Credit Reports and Ransomware Reminders

Thanks to my NAPFA colleague,  Ken Weingarten, CFP® of Lawrenceville, NJ for these recent reminders about ordering your credit report, and how to avoid a ransomware attack on your computer or mobile device.

You are eligible to request a free credit report once per year from one of the three credit agencies: Experian, Equifax, and Transunion. Below you will find instructions for Experian. Future posts will remind you about Equifax and Transunion.

[Note: all of those cute ads you see on the television are for an unnecessary service (for most people at least).] The link below is where the truly free credit reports can be obtained. Here are the steps necessary:

1. go to  www.annualcreditreport.com
2. follow the on-screen prompts through the process
3. ensure you select Experian this time around
4. click “print report” once your report appears on the page
5. review the report to ensure everything is fine
6. you may wish to save your report – you can create a new folder and simply title it “Credit Reports”

If you find there is something amiss, contact that agency immediately. You can contact Experian at 866-397-3742.

If you are married, make sure your spouse obtains his/her report, too.
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Also, here is an excellent list of cyber security tips from a financial institution I do business with that I would like to share. Here is the message in its entirety.

Security Update – Protecting Yourself From Ransomware

Ransomware is a type of malicious software (malware) that freezes your computer or mobile device until money is paid to release the contents back to you. The most common type of ransomware, known as crypto-ransomware, encrypts files on infected systems and tries to force users to pay a ransom through online payment methods, in order to get a decrypt key.

Ransomware targets individuals by using a link or attachment that infects your computer or mobile device, or leads you to an infected website. Ransomware is most easily spread through:

  • Phishing emails
  • Advertisements or pop-up windows
  • Downloadable software

The FBI estimates that more than $5 billion in losses came from ransomware attacks in 2017 alone. Ransom fees can vary from $100 – $10,000 or more, with no guarantee that your system will be restored if the ransom is paid.

To help protect yourself from ransomware:

  • Always use antivirus software and a firewall. Be sure both are set up to update automatically.
  • Enable pop-up blockers. Pop-ups are regularly used by criminals to spread malware. To avoid accidentally clicking a pop-up, using a popup blocker will help prevent them from opening in the first place.
  • Never open attachments, or click on a URL contained in unsolicited emails. This holds true even if it comes from someone in your contact list.
  • Only download software from sites you know and trust. Malware can come in downloadable games, videos, music, and file-sharing programs.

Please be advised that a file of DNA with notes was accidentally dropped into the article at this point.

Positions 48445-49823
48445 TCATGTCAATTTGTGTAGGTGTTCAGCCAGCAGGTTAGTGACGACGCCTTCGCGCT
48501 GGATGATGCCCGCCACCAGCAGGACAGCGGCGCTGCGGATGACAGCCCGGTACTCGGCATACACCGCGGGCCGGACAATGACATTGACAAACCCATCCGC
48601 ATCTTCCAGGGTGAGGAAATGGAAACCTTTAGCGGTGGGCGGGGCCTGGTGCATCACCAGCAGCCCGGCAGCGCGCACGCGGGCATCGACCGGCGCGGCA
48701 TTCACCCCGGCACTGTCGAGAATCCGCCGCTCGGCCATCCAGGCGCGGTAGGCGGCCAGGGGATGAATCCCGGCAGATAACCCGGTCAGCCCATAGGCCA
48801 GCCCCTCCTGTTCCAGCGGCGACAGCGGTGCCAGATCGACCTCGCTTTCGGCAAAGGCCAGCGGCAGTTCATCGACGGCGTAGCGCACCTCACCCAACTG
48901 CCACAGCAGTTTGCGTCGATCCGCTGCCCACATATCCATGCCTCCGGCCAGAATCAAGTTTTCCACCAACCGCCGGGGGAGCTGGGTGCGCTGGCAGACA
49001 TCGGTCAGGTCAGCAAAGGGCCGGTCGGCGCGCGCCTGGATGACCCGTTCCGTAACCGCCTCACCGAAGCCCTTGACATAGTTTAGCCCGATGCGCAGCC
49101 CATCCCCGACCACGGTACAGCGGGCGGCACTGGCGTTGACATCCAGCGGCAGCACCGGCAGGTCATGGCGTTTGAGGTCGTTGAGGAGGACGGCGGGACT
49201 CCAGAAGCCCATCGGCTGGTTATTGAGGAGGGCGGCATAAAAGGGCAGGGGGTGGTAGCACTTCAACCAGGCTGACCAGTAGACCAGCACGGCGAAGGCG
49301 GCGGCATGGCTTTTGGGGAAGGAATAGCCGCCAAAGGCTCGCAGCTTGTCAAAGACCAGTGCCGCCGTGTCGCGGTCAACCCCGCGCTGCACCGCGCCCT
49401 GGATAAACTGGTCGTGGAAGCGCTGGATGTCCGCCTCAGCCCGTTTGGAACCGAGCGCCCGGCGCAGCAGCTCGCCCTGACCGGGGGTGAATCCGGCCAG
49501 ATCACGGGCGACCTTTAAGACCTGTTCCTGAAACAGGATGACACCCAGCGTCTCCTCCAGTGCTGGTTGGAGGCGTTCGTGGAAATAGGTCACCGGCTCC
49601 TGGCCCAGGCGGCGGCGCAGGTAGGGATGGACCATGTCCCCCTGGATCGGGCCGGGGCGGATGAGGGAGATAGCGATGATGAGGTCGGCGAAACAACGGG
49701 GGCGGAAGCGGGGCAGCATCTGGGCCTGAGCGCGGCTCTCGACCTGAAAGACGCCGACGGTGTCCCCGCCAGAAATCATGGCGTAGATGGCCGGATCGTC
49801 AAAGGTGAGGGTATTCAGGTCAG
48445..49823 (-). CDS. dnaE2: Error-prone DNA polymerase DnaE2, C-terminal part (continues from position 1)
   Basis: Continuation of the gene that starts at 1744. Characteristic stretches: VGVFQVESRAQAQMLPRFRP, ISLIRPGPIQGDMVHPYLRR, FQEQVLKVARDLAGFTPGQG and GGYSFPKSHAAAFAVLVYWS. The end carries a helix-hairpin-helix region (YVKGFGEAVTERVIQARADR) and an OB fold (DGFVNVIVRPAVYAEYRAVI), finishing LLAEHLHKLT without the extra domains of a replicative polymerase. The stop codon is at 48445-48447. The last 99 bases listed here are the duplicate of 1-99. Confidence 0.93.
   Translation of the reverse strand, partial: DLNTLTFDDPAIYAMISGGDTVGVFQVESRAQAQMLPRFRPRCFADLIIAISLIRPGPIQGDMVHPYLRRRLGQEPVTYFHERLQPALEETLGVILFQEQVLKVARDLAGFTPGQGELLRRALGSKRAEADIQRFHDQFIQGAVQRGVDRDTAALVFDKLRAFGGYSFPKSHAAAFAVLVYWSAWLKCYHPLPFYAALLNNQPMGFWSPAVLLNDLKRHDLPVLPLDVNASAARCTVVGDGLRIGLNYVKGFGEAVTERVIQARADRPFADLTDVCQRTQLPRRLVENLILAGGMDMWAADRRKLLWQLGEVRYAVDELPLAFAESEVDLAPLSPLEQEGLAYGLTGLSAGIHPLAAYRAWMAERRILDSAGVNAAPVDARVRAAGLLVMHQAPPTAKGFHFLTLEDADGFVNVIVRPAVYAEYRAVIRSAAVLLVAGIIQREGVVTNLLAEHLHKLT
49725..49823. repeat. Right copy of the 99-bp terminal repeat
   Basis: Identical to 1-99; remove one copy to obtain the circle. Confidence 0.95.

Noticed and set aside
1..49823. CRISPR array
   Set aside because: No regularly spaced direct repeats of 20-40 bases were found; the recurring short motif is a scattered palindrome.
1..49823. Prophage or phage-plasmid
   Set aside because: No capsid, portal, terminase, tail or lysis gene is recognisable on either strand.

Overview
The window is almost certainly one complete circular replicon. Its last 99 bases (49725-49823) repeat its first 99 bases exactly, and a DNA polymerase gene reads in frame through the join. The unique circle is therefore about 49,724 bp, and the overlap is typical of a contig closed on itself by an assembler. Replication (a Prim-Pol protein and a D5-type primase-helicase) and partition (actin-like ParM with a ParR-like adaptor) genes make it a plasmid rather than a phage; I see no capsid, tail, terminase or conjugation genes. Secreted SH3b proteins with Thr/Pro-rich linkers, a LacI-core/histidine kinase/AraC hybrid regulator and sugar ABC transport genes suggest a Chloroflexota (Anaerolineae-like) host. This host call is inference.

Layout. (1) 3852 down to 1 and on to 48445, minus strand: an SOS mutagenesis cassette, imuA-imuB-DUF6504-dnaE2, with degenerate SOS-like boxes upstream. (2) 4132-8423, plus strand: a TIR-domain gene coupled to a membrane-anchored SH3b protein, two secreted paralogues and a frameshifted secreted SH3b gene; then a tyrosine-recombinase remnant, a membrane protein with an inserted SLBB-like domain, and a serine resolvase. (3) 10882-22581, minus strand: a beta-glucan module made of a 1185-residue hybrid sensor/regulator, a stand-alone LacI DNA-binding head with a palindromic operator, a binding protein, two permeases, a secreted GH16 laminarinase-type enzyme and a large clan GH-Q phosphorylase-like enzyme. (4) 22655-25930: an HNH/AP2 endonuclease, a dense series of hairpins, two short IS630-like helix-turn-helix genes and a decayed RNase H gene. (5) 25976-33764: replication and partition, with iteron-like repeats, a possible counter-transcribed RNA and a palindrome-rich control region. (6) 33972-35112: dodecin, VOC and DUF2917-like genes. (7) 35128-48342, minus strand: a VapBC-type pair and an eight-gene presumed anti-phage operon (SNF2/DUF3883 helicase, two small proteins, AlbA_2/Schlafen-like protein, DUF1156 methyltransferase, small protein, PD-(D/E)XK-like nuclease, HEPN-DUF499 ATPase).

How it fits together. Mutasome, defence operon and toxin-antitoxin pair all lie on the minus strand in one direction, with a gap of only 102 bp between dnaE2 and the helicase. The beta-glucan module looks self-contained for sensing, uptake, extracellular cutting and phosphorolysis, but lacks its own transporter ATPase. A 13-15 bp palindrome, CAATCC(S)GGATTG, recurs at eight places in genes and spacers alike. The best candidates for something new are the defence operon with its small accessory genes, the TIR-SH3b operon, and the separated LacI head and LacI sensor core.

• Keep your software updated. Using old versions of your browser, operating system, or plugins can allow malware through open security holes.
  • Regularly back up the content on your computer and mobile device. Be sure to back up the content to a location where it can’t be written or erased, like an external hard drive or to the cloud.
  • Use strong passwords and change them regularly. Strong passwords contain a mix of uppercase and lowercase letters, numbers, and special characters. Never create passwords that contain birth dates, anniversary dates or other easily obtainable personal information.
  • Use the same precautions on your mobile device as you would on your computer when using the internet. About 80 percent of those who use the internet, access it through their mobile device, leaving your smartphone and tablet open to the same issues as your computer.
  • If you do fall victim to a ransomware attack, DO NOT pay the ransom. Paying the ransom does not guarantee that you will receive your data back. It also makes you a target for future ransomware attacks.

By following these tips, you can help protect yourself from a ransomware attack. If your system does become infected with ransomware, taking the above steps will help reduce the impact. Instead of paying the ransom, you can simply have your system wiped clean and then restore it using your back up copy.

Got more questions on credit? Comment here,   schedule a call​ or email us at holly@hollypdonaldson.com so we can respond directly to your concerns.

Holly Donaldson

Holly P. Donaldson, CFP® writes and consults on the psychology of money. Her fee-only, product-free financial planning practice focuses on increasing financial self-efficacy for those seeking a financial navigator to help them make good decisions. She is the author of The Mindful Money Mentality: How to Find Balance in Your Financial Future (Porchview Publishing, 2013) and publisher of the award-winning monthly e-letter, "The View From the Porch." With a fully virtual practice in Seminole, Florida, she primarily serves clients located in the Tampa, St. Petersburg, and Clearwater areas. Holly will also work with clients who are a good fit located elsewhere in the United States.

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